In response to comments made by public speakers, the Planning Officer confirmed that the planning team had engaged with the applicant about the principle of student accommodation on the site but they had never given pre-application advice on the scheme as presented. Planning officers had fundamental concerns about the scheme from the start but the therefore did not seek to progress decisions in respect of planning obligations. The site was not considered essential for the provision of student accommodation in Guildford given the number of student developments that had already been approved by the Committee.
The Committee discussed the application and was concerned regarding the flood risk posed to the residents of the proposed development. Those concerns were reflected by the Environment Agency’s (EA) objection to the scheme. The EA also objected to the fact that the submitted Flood Risk Assessment did not reflect the proposed development and referred to an 8-storey high development without a basement. This significant difference was concerning to the Committee as the assessment lacked consistency with the application as proposed. The Committee also noted the concerns raised by the Police Community Officer regarding the access the public appear to have to the student accommodation. In addition, the toilets located in the basement were remote from the public area and could be prone to anti-social behaviour.
The Committee was concerned regarding the cramped rooms and lack of amenity provision for students. The bike storage proposed in the basement was also perceived as an odd location and that students were more likely to bring their bikes up to their rooms. The Committee recognised that the overly dominant form of development would impact upon views of the River Wey, as well as upon views from Castle Keep. The Committee also noted that Historic England had objected to the scheme as it failed to respond to the identity of Guildford as an historic county town and would be an unsympathetic feature. The lack of sufficient fire access points was an additional concern, particularly in view of the proposed cladding and height of the development when considering recent tragic events such as Grenfell. The top of the building, the Committee noted appeared to be covered in glass that would be overly reflective and the colours of the building incongruous compared with the surrounding environment. The trees shown in the CGI images were also considered an odd placement that would not thrive.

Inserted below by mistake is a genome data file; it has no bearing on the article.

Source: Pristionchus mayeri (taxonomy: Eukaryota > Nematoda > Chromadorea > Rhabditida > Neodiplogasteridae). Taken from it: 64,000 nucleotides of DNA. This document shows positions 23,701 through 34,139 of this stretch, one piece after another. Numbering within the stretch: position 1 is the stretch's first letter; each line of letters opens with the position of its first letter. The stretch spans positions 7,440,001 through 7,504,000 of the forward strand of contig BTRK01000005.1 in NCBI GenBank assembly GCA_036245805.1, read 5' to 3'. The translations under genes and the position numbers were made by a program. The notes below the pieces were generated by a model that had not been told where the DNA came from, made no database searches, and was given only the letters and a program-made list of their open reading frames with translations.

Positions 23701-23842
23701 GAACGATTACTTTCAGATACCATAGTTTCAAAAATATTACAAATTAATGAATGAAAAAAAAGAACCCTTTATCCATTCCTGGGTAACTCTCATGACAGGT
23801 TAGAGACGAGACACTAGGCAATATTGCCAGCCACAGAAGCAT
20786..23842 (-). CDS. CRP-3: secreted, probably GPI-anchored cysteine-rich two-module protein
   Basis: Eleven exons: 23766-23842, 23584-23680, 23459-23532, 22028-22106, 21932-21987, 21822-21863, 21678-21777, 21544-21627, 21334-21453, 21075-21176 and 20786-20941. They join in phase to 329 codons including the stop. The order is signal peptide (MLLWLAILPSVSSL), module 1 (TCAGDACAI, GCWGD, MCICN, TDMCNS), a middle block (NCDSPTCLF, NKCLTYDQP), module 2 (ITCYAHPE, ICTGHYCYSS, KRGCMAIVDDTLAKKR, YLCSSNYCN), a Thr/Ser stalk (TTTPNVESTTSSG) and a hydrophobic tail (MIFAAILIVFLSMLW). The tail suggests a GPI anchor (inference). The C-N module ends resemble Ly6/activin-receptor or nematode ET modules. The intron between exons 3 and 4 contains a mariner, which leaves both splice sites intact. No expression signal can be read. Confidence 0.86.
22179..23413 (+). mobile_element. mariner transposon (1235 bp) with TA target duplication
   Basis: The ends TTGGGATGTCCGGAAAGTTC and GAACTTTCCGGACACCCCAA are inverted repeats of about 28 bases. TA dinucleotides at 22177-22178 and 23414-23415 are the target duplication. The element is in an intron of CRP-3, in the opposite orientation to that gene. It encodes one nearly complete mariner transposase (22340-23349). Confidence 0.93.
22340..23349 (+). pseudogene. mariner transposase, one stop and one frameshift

The Planning Officer in response to a query raised over the energy efficiency of the building confirmed that conditions could be imposed that ensured energy standards were met.
The Committee lastly considered the comments of the Design and Conservation Team Leader who re-iterated that the proposed development would be an incongruous feature of the Bridge Street Conservation Area. The proposal was exceptionally tall in comparison to the surrounding historic buildings that were sympathetically consistent in height. The design had not addressed the immediate or wider context and impact upon the skyline of Guildford and the two-storey glazing at the top of the building would provide an unwelcome beacon at night.
In conclusion, having taken account of the representations received in relation to this application, the Committee
RESOLVED that given the application had been appealed against non-determination, the Committee would have been minded to refuse application 18/P/01668 for the reasons as detailed in the report.